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Sea chanteys, sometimes spelled as shanties, are chanting work songs which were traditionally sung on board ships. Used to keep sailors working as a team together, many sea chanteys also incorporate notoriously foul language and inappropriate topics. Songs to coordinate workers have been used for centuries, and sea chanteys were heard on most large ships until the early twentieth century. Heritage organizations aimed at preserving maritime history have written down and recorded traditional sea chanteys for future generations to hear, and some land-based choirs specialize in sea chanteys, for people interested in hearing live performances.
The term “sea chantey” probably originates from the French chanter, which means “to sing.” The root can also be seen in the English word “chant,” which is also an accurate description of a sea chantey. Most sea chanteys use a call and response style, with a single individual calling and the rest of the crew responding. The rhythmic music helped to keep sailors focused and in time together, allowing them to quickly accomplish physically challenging tasks.
Before the mechanization of ships, all tasks needed to be carried out by hand from the raising of the sails to rowing becalmed ships. Many of these tasks required the coordinated effort of multiple individuals to be accomplished, and the work would be most effective if everybody acted in unison. The chantey foreman would chant out the calls and the sailors would respond while rowing in one direction, pulling on a rope together, or performing a variety of other concerted duties.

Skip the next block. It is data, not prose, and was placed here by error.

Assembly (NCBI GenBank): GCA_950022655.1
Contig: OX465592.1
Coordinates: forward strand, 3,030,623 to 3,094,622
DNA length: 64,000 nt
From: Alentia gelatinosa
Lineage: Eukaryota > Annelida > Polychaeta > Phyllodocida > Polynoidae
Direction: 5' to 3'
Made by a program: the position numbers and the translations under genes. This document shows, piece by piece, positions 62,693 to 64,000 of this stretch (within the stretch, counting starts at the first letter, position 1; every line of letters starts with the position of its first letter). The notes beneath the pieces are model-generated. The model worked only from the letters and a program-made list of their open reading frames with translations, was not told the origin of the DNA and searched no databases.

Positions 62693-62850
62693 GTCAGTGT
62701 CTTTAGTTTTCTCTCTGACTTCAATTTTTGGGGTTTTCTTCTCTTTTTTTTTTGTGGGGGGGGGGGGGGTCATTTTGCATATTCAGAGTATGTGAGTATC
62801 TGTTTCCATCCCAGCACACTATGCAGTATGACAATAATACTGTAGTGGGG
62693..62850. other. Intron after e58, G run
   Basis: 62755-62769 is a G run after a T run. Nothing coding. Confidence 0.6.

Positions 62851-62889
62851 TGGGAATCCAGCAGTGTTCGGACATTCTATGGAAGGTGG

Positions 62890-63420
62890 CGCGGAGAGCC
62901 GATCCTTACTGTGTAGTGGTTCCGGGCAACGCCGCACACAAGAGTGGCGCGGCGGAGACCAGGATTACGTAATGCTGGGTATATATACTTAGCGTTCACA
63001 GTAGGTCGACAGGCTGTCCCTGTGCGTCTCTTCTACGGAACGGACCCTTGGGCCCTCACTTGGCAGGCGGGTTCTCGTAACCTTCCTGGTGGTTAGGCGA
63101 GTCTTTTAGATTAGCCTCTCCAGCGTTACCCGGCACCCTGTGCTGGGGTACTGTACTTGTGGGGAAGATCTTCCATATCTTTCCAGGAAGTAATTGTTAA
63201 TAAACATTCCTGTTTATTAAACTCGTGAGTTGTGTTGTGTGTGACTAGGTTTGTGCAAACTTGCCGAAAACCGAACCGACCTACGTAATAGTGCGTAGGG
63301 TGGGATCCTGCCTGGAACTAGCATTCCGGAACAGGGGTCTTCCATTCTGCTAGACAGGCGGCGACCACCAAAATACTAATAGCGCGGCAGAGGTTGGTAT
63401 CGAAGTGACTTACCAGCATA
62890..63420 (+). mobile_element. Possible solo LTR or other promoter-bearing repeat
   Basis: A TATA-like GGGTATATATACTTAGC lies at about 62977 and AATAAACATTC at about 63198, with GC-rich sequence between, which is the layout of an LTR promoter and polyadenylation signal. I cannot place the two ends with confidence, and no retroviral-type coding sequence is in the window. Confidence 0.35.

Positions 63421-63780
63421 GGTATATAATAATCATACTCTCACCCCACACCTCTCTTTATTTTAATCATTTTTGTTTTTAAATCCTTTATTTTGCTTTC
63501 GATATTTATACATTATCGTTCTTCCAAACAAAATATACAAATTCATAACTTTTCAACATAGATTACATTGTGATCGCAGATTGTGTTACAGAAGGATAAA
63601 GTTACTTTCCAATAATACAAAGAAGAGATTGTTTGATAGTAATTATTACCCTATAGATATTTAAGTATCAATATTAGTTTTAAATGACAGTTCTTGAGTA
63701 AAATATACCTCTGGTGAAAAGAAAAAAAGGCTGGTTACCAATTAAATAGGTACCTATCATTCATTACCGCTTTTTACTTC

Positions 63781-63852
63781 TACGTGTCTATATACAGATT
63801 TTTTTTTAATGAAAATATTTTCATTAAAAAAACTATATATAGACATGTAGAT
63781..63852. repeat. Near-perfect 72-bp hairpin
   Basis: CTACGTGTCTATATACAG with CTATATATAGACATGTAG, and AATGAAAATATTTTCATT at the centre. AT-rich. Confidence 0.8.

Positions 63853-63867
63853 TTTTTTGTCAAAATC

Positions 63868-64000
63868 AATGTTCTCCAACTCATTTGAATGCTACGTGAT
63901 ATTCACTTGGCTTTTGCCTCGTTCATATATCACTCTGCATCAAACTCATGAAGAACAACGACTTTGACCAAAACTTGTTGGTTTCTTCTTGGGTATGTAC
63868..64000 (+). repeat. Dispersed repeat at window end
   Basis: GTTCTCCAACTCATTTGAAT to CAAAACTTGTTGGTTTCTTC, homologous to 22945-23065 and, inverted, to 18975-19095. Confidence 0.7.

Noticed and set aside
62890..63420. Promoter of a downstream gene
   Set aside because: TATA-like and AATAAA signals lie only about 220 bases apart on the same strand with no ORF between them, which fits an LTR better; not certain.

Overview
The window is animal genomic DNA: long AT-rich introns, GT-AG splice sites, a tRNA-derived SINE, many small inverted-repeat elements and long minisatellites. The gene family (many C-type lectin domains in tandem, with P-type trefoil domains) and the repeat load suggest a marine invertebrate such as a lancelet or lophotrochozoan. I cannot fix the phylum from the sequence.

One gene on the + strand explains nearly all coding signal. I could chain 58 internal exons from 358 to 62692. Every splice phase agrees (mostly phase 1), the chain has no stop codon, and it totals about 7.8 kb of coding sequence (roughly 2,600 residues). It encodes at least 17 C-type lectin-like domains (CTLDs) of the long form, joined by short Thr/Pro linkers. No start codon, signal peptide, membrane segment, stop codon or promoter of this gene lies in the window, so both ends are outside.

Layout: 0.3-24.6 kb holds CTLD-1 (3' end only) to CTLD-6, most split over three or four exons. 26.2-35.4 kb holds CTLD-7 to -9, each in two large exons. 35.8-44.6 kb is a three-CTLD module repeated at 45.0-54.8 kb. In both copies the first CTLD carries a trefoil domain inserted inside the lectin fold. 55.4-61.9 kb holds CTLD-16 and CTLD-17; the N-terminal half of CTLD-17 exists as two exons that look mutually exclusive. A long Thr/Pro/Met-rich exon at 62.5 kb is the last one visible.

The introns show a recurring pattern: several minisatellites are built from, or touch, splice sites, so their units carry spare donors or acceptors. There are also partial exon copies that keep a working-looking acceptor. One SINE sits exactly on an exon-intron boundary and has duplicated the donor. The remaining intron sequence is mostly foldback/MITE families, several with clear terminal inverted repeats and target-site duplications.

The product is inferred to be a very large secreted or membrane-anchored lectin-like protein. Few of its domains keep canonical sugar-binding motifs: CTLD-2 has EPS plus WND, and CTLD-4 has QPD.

Many popular songs such as “What Do You Do With a Drunken Sailor” are sea chanteys. Different chanteys were designed for different tasks, all of which required different rhythms. Capstan shanties were used when sailors needed to raise or lower sails by walking around the capstan, while halyard chanteys were used by sailors when they needed to pull on the yards of the ship to which the sails are attached. Short haul sea chanteys were reserved for tasks where the labor would be brief, but extremely difficult, while pumping chanteys were sung by sailors working in concert to pump or drain the bilges of the ship. Sailors also had ceremonial songs for special occasions like entering harbor or crossing the equator.
Thanks to the work of cultural organizations and mariners who are preserving sea chanteys, landlubbers can still listen to them in public performance, on recordings, or on board traditional tall ships. The songs are very easy to learn and the temptation to make up new verses can be irresistible, and sea chanteys are also adaptable for land based work tasks. In addition to traditional lewd chanteys, there are also a number of more tame songs which are appropriate for people with more delicate sensibilities.
It was probably sung on keelboats in the early 19th century, but "Shenandoah" has to be one of the most beautiful of the sea chanteys. It's still one of the most popular folk songs in the American tradition, and one of the few that's probably truly, fully American, and not borrowed from another chantey.
Cowboy songs also doubtless came from the sea chantey. They were designed to pass the time, as well as to help calm a restless cattle herd during the night on a cattle drive. They also tend to be rhythmic and easily learned and sung.
A modern version of the sea chantey is the cadence songs soldiers sing while marching. One starts, "Airborne, Airborne, have you heard? We're going to jump from a big iron bird." And it continues from there. The cadence songs help the platoon stay in step and also passes the time as you march.
Some of the cadence songs are pretty bawdy, too. You can see some examples in "An Officer and a Gentleman" and in "Full Metal Jacket." These are fairly typical of the ones you hear in the military. The ones we did while learning to march in JROTC in high school were considerably more family friendly.
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